As for malicious prosecution and obstruction, there are a number of problems with those claims. First, neither malicious prosecution nor obstruction of justice are cognizable as § 1983 claims. See Newsome v. McCabe , 256 F.3d 747, 750-53 (7th Cir. 2001). Even if this court construed those claims (and really, they are just one claim for malicious prosecution) as state tort claims, they would still fail. "Illinois law requires, to show malicious prosecution, proof not only of lack of probable cause but also of malice, ' which means in this context that the officer who initiated the prosecution had any motive other than that of bringing a guilty party to justice." Aleman v. Vill. of Hanover Park , 662 F.3d 897, 907 (7th Cir. 2011). No such showing has been made here. First, as set out above, Solis had probable cause to arrest Simmons. Second, there is no evidence that the inclusion of the stray "E" on the grand jury's indictment was caused by Solis' malicious intent. Finally, even assuming the grand jury indictment were somehow flawed on account of the extra "E, " there is nothing which suggests that Solis himself had anything to do with seeking the indictment or even in seeking the warrant. In the amended complaint, Simmons admits he did not inform anyone of the error until a court proceeding on November 14, 2009. There is no evidence that Solis was involved with the case after the November 11, 2009 arrest and, more critically, no evidence that Solis had the ability to correct any error in the grand jury's indictment. Thus, summary judgment is appropriate as to Simmons' claims for malicious prosecution and obstruction of justice.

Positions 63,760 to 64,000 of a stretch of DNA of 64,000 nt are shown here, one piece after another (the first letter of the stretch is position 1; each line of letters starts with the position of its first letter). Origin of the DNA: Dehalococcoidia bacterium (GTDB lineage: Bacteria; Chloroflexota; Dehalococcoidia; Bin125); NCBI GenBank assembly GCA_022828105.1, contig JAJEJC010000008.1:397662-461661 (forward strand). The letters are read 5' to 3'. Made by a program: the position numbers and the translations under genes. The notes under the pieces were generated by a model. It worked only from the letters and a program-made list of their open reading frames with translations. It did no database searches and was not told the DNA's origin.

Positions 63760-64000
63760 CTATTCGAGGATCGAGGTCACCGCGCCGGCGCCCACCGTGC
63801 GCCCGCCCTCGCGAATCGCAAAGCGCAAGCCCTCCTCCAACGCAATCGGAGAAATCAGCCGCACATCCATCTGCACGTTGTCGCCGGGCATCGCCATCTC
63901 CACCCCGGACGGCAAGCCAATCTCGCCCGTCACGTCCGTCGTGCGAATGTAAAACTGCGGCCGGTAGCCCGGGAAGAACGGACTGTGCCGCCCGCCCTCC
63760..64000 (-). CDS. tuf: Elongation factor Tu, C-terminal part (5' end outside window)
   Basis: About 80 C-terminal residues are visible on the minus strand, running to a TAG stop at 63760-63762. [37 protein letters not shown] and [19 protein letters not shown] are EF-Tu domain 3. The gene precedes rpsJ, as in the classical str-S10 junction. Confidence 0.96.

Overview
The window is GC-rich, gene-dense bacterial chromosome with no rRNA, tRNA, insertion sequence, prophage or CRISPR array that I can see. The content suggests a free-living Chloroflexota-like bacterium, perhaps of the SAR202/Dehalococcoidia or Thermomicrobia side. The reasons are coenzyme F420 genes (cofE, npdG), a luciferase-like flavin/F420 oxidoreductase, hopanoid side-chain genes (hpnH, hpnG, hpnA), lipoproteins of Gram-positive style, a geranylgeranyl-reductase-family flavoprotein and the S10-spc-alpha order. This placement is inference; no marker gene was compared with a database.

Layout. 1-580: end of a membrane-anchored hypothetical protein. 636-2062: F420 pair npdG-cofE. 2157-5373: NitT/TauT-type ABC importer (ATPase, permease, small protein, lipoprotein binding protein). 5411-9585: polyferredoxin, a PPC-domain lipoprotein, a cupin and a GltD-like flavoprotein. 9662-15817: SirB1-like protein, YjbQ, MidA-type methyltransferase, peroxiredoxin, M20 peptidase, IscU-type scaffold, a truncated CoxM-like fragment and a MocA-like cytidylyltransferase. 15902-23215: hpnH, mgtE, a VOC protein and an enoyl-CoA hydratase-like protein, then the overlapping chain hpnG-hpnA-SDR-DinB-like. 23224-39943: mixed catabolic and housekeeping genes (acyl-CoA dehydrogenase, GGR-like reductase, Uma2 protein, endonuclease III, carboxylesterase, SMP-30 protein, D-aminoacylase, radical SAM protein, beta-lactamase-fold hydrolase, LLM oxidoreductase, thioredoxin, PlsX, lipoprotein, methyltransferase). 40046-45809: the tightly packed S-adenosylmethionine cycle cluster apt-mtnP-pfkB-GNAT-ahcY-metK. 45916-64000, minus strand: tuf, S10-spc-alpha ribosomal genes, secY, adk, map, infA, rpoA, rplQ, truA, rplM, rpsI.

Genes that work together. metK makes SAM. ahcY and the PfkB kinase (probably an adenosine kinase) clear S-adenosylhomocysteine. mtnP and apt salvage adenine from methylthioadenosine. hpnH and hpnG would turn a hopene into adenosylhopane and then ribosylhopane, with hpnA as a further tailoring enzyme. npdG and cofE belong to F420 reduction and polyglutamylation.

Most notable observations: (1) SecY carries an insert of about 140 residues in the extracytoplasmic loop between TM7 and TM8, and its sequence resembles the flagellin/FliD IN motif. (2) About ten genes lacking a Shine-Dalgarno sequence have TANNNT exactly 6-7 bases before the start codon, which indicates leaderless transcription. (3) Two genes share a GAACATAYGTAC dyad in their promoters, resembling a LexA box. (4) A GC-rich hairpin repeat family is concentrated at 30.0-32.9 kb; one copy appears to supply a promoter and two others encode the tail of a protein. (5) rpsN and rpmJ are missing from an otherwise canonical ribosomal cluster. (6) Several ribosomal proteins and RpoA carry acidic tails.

Finally, the court notes that even if the above evidentiary problems were somehow remedied, the court would nevertheless grant summary judgment based on qualified immunity. "The qualified immunity standard gives ample room for mistaken judgment by protecting all but the plainly incompetent or those who knowingly violate the law." Hunter v. Bryant , 502 U.S. 224, 229 (2013). In order to overcome Solis' qualified immunity, Simmons bears the "burden of defeating it either by identifying a closely analogous case or by persuading the court that the conduct is so egregious and unreasonable that, notwithstanding the lack of an analogous decision, no reasonable officer could have thought he was acting lawfully." Abbott v. Sangamon Cnty, Ill. , 705 F.3d 706, 723-24 (7th Cir. 2013). It is clear, based on plaintiff's own deposition, that Solis arrested the individual who was reported to have stabbed McCullough. The indictment had the correct first and last name and also included Simmons' correct birth date. Simmons has not pointed to any case law which holds that the addition of an extraneous middle initial in an otherwise proper indictment or warrant rises to the level of a constitutional infringement. Additionally, the act of arresting the correct person identified by witnesses (albeit one ultimately found innocent) even where a warrant contains an extraneous "E" is not so heinous as to be something no reasonable officer would think was lawful, especially given that Solis was apparently never informed that the "E" was erroneous.


For these reasons, summary judgment is granted. The court presumes that the only two remaining defendants, the City of Rockford and Winnebago County, were both included only for indemnification purposes as no direct claims were set out against either. Accordingly, since their employees and all other claims have been dismissed, this court dismisses those defendants as well. This case is closed.